Wednesday, December 24, 2008


Well, it's 9:40 p.m. on Christmas Eve night. Our youngest is in bed (although I don't think he is asleep) and the others will all eventually follow. Christmas Eve in our family is usually a day full of traditions, and today was no exception. We went to see "Bolt," the latest animated adventure from Disney, this afternoon. Then we went to dinner with some of our extended family, this year at Islands (the Sunset Burger is delicious). After that, we came back to our home where we exchanged white elephant gifts. Where did the name "white elephant" come from anyway? Maybe I'll google it later. I scored a sweet Jonas Brothers poster that will likely never see the light of day again.

The final stretch of our Christmas Eve traditions begins when we go through our Christmas program together. The short version (which we did tonight) consists of readings from Matthew and Luke, one verse each of half a dozen or so carols, and a few concluding lines at the end. After the extended family heads home we open our Christmas pajamas which we will wear to bed tonight and which we will lie around the house in tomorrow for as long as we possibly can. Before we say our prayers, we each write on a small piece of paper a "gift" that we will give Jesus this year -- usually something that we can do to be more like Him, or to be kinder to our neighbors or family, etc. -- and we put it in a small box that we will open a year from now so we can reflect on how we did. Tonight when I reflected on what I wrote last year, I felt I did a decent job at fulfilling the goal, which is pretty good considering I didn't remember what I had written a couple of hours ago.

The final part of our Christmas Eve consists of putting out cookies and milk for Santa, putting food for the reindeer out on the lawn, and then tuning into the 24-hours of "A Christmas Story" on TBS while we get the house in order and things settle down (Ralphie currently has a mouthful of Lifebouy). Tomorrow will be filled with more "traditions," including: the waking up at 3, 4, 4:30, 5, 5:10, 5:18 and finally 5:22 a.m.; the violent tearing open of presents; the frantic searching for batteries; the voracious eating of a wonderfully delicious, yet terribly unhealthy breakfast at the grandparents'; and, of course, the inevitable (or, at least, thoroughly wished for) napping amidst the carelessly strewn wrapping paper and boxes.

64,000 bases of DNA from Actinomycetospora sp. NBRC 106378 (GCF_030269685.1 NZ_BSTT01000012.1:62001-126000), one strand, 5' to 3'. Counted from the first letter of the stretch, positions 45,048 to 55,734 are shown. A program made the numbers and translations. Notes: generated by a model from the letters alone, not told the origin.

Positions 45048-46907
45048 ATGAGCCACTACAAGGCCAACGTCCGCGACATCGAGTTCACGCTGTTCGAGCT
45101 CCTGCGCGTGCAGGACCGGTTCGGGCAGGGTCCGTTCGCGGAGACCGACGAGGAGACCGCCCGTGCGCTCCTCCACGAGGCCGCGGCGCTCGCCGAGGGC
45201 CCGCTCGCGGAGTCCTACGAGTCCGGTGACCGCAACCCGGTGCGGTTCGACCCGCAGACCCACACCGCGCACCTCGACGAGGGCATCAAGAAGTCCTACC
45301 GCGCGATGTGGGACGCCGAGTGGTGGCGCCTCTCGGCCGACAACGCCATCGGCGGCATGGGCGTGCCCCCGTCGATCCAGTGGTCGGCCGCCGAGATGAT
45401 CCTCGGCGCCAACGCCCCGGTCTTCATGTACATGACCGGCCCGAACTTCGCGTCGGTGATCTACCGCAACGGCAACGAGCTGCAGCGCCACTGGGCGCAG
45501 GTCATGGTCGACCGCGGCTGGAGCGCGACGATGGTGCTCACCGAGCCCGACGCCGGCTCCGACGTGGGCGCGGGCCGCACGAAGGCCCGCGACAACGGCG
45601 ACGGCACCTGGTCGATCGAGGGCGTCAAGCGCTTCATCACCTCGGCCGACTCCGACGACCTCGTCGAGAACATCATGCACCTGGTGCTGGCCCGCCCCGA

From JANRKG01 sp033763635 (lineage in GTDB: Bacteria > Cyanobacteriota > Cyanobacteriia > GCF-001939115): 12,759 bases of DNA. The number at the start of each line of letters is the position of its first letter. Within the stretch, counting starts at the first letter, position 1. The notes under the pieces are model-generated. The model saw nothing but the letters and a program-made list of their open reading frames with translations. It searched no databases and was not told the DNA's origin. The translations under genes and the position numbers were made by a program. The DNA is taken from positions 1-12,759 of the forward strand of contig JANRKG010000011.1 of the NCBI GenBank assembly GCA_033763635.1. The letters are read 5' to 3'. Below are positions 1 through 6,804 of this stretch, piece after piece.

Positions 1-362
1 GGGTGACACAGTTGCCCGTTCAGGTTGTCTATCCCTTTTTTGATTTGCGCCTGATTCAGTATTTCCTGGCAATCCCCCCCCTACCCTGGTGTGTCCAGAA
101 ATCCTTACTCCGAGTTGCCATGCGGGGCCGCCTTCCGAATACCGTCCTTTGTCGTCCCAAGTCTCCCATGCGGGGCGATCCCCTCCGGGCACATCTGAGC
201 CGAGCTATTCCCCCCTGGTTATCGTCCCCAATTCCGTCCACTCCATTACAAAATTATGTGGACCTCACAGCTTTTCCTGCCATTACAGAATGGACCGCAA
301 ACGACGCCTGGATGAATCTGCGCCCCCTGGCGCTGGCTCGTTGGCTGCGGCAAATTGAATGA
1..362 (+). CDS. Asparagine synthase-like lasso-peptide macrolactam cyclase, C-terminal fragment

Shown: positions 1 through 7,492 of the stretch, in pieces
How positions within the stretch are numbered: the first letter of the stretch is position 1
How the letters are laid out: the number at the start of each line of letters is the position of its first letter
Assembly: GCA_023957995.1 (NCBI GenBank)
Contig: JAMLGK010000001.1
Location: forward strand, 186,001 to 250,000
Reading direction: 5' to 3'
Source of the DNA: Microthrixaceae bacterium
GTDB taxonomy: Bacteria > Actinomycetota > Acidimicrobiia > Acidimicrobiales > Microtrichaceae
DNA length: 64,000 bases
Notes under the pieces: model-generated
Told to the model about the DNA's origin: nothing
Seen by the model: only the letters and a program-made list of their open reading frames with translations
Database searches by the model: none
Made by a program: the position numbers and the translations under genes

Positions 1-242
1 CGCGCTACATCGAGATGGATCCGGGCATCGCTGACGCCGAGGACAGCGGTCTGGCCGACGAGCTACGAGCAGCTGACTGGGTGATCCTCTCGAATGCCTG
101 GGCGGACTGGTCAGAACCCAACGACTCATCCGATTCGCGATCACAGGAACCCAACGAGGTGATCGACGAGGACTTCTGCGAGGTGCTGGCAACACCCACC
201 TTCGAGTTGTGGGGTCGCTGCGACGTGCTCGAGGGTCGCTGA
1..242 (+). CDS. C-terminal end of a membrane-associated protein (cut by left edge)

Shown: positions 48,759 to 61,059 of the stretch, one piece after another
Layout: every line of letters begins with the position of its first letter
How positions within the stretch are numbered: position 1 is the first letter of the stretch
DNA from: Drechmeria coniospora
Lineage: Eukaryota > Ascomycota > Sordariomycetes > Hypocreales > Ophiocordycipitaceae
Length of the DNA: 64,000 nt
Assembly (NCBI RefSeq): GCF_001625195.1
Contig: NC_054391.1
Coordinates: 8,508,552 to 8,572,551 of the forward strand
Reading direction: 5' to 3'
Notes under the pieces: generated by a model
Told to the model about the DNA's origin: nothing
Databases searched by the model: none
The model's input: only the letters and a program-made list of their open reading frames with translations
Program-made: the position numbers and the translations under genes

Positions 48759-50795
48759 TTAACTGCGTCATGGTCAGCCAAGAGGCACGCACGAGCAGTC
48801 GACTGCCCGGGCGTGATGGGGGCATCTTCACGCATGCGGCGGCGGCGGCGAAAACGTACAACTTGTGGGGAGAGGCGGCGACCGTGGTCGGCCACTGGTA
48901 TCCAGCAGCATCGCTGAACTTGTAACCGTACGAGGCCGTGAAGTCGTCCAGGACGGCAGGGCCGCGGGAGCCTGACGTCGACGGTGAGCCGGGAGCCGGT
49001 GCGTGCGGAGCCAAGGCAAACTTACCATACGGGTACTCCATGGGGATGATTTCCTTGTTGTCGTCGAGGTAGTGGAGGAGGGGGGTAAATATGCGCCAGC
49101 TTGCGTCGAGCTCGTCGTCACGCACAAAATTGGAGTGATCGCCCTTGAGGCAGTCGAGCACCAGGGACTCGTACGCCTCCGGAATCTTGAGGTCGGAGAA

It's all good. I do love Christmas, with it's traditions that emphasize family and giving and, most of all, Jesus Christ. I am keenly aware of, and grateful for, all of the blessings that me and my family enjoy, and hope I can do my part make the world around me a little better every day this coming year. That is definitely a Christmas tradition worth keeping.

Friday, December 19, 2008

Wonderful Redux

A good friend of mine sent me a link to an article that appeared in the NY Times on Thursday (12/18). Entitled "Wonderful? Sorry, George, It’s a Pitiful, Dreadful Life" and written by Wendell Jamieson, it is a very interesting take on "It's A Wonderful Life." Since I just wrote about the same subject on Wednesday, I appreciated Mr. Jamieson's observations and wanted to mention the article here. I think he must have read my blog (it is wildly popular, after all) before he wrote his article.

You can read it here:

Wednesday, December 17, 2008

It's A Wonderful Life

Well, this is my first official post in my first official blog -- sound the trumpets and record the date. Occasionally I find that I have ideas or thoughts (yes, really) that I would like to share, and a blog seems like a perfectly adequate format for such a thing. I'm not saying my ideas are important or innovative or anything of the sort, nor do I claim that anyone else will particularly care about them. But, who cares? So here I am.

I chose "It's A Wonderful Life" as the title of my first blog for two reasons: (1) My life really is full of so many blessings (especially because of my family -- see that I can honestly call it "wonderful" to me; and (2) I just watched the classic holiday movie of the same title the other night. It is about #2 that I wanted to write. I really do love that movie. Call me a softie or a sap or whatever, but no matter how many times I've seen it I still get all misty at the end when Harry toasts his big brother George, the "richest man in town." There are so many great characters in good old Bedford Falls -- Ernie the cabdriver; Burt the cop (Jim Henson must have loved this movie, too); crotchety old Mr. Potter and his oddly silent assistant that is always hovering over him like an old buzzard; unflappable Clarence (pun intended), AS2; the high school senior who gets his revenge on George by opening the high school gym floor (wouldn't that have been cool to have in your high school?).

However, one of the greatest things about this movie is that it isn't embarrassed to extol timeless virtues and teach some valuable lessons. Most of them are quite familiar to us: all people have worth, no matter their socio-economic status; family members support each other through thick and thin; you don't have to look far to find happiness; love can conquer all; faith in God can carry us through difficulties; and, of course "no man is a falure who has friends". But there are several somewhat more subtle (though still important) lessons that this movie teaches us: an old metal shovel works well as a sled, but not on thin ice; wishing on a gimmicky drug-store cigar lighter doesn't necessarily work; some drunken and abusive people can still be saved; if people are applauding your lousy dancing, there may be a problem; if you're leaving on your honeymoon and you see panic breaking out in town, keep going; and the most valuable lesson of all -- never, ever entrust the Uncle Billy's in your life with an envelope full of cash.

So, here's to a wonderful movie -- may it ever live in NBC's Christmas repertoire!